We cant lose cuz we got the numbers, they cant win cuz they need us alive
For the ﬁelds and crops to thrive, are they ready for a spit in the eye
No no we are not insane, we are only getting sick of the game they kicked us down till our minds went sore and then they left us out on the open shore
Now back to that rocky road, check out the story behind the video, “War Hero.” Worldly Rob insists what transpired was pure historic coincidence and not by design. “I have a friend in Kiev who introduced me to a Ukrainian director named Genady Razbegaev” he says. “I was in Berlin preparing to return to New York. ‘Do it in Kiev,’ they said. ‘It’s much cheaper than the U.S.’ Vienna has a big Ukrainian community. I spent a month there in 2001. So we shot the footage and the Genady drove six hours to Crimea where he could start editing the video. While he’s working on my anti-war song just after the Olympics last February, the Russian army invades his hometown and all hell breaks loose. None of my Ukrainian friends support the annexation. It was very distressing, hard to focus, but we got it done.” The “War Hero” single and video will be released worldwide in August.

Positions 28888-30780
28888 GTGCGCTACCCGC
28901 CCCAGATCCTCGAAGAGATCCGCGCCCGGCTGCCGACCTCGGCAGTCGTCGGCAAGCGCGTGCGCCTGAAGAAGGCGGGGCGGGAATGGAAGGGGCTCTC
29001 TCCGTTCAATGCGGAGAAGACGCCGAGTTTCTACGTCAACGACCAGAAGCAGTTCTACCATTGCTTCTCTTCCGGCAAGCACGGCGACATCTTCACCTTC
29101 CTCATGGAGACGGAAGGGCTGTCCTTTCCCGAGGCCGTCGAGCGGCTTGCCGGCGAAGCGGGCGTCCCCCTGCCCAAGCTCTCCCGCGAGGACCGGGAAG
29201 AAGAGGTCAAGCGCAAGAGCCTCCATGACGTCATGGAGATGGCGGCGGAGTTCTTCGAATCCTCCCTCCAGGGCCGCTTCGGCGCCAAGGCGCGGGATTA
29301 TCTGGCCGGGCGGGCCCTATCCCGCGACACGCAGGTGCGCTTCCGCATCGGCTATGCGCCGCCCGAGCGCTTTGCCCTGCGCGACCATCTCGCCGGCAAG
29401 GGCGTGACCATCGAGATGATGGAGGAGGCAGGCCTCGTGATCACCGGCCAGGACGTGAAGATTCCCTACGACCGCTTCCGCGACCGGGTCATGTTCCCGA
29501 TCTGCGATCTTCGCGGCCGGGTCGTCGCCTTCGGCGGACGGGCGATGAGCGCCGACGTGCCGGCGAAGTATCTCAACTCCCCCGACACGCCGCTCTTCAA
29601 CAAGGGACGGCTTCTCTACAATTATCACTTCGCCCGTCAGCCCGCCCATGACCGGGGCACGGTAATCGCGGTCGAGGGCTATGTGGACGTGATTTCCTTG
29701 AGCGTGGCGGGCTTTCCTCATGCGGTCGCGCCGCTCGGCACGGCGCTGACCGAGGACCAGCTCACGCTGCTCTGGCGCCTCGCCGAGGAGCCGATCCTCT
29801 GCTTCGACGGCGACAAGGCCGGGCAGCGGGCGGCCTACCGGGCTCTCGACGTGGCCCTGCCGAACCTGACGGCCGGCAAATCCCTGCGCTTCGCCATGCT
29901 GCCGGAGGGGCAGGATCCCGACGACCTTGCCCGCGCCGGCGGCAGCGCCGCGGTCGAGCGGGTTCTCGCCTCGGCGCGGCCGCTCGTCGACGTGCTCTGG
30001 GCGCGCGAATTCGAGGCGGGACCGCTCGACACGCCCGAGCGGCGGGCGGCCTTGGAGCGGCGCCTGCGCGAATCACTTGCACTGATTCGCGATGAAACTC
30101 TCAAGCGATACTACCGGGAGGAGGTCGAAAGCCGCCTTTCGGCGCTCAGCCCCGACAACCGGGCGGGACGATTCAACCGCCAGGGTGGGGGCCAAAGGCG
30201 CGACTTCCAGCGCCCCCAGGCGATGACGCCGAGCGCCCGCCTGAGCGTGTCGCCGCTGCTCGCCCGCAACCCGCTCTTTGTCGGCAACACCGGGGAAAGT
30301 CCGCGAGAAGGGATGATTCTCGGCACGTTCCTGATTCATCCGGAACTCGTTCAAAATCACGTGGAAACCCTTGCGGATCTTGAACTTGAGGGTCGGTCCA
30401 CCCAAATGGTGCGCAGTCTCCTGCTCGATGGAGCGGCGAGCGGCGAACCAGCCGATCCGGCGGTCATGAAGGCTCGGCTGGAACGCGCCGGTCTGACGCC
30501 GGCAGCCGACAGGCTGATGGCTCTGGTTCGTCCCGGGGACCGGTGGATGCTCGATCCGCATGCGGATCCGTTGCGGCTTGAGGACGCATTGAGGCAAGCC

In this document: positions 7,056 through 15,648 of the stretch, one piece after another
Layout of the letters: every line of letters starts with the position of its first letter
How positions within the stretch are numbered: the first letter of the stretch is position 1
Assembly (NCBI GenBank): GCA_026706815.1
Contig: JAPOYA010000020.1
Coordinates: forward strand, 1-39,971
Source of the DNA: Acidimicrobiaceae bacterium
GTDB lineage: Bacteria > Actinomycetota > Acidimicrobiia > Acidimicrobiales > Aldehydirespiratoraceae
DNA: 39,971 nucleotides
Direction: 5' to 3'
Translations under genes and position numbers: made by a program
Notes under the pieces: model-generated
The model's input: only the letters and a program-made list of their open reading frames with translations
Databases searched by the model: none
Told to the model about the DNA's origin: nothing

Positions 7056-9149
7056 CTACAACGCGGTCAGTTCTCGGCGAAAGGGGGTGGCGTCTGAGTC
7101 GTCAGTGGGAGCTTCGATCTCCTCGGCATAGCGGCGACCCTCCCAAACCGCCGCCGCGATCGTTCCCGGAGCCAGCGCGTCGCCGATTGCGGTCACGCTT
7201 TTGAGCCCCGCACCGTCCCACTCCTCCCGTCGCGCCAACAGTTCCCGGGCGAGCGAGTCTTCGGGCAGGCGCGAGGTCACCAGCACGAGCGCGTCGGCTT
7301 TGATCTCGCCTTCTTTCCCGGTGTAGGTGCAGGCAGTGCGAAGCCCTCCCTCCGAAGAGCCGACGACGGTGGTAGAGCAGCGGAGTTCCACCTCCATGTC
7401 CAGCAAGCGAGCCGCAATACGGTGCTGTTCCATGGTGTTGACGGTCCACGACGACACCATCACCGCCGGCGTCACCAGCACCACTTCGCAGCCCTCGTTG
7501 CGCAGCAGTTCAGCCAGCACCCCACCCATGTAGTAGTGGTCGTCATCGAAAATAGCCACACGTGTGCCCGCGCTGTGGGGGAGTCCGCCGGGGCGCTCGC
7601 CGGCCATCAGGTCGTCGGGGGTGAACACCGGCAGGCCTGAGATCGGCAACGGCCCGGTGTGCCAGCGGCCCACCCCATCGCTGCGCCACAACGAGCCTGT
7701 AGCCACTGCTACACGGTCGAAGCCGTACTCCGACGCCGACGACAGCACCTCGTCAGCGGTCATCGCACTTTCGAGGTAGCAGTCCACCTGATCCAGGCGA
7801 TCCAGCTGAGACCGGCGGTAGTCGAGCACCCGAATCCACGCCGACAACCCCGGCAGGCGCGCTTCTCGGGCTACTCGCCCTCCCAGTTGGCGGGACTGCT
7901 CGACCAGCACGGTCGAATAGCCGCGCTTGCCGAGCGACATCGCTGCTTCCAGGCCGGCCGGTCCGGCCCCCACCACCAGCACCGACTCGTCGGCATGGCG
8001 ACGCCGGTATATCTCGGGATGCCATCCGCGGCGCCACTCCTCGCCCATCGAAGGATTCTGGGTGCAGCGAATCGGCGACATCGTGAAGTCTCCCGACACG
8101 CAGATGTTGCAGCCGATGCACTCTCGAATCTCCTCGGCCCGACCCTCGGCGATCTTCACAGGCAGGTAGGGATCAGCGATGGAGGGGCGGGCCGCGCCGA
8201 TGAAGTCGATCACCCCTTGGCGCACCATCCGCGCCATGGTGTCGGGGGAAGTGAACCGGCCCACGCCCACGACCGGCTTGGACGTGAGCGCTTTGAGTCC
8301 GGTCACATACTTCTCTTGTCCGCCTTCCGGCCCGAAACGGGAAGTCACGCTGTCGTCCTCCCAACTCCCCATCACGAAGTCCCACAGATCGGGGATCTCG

Global events impact the psyche of any conscious singer songwriter. The musical psalms get written and recorded, taken on the road and shared with the fans. Rob has a band of local session players he gathers for gigs around Gotham and even for the occasional festival opportunity like the day they supported Iron Maiden at Topfest 2013 in Slovakia and hammered out an impressive 45 minute set to the delight of 30,000 central European metalheads. Last year, Rob also performed strong sets at the venerable CMJ music conference in New York, in the Calvin Klein music lounge at Lollapalooza and just this past spring 2014, he impressed the tastemakers and jawbreakers at Austin’s SXSW. In Oct 2014 Rob successfully completed his first US tour along with Saving Abel and Another Lost Year.
Rob and his domestic team have plans to tour Rays of Sun from sea to shining sea and beyond. For the album, he and producer Plotnikoff assembled a sturdy cast of players to realize the rhythm and urgency of his songs. “Eric Friedman from Creed is on guitar, Marty O’Brien from Lita Ford’s band plays bass, Phil X who replaced Richie Sambora as touring guitarist for Bon Jovi lays down some nice leads; Dan Welby did the basic drum tracks.”
Wherever he goes, Rob Decoup will be laying his licks and heart on the line. He speaks his mind because he cares about the tenuous state of humanity. “I’m sorry but James Hetfield killing grizzly bears just isn’t right,” he rifles. “Yes, people should be permitted to guns but you can be non-conformist, passionate and not give into the system without discharging a firearm. Aerosmith said ‘let the music do the talking.’ I truly love America, its remarkable mosaic of peoples and ethnicities.”
Poet, revolutionary, rocker, human.
Welcome to the brave new jungle of Rob Decoup. Fasten your seat belt and have a fist pumping, thought-provoking trip.
-- Lonn M. Friend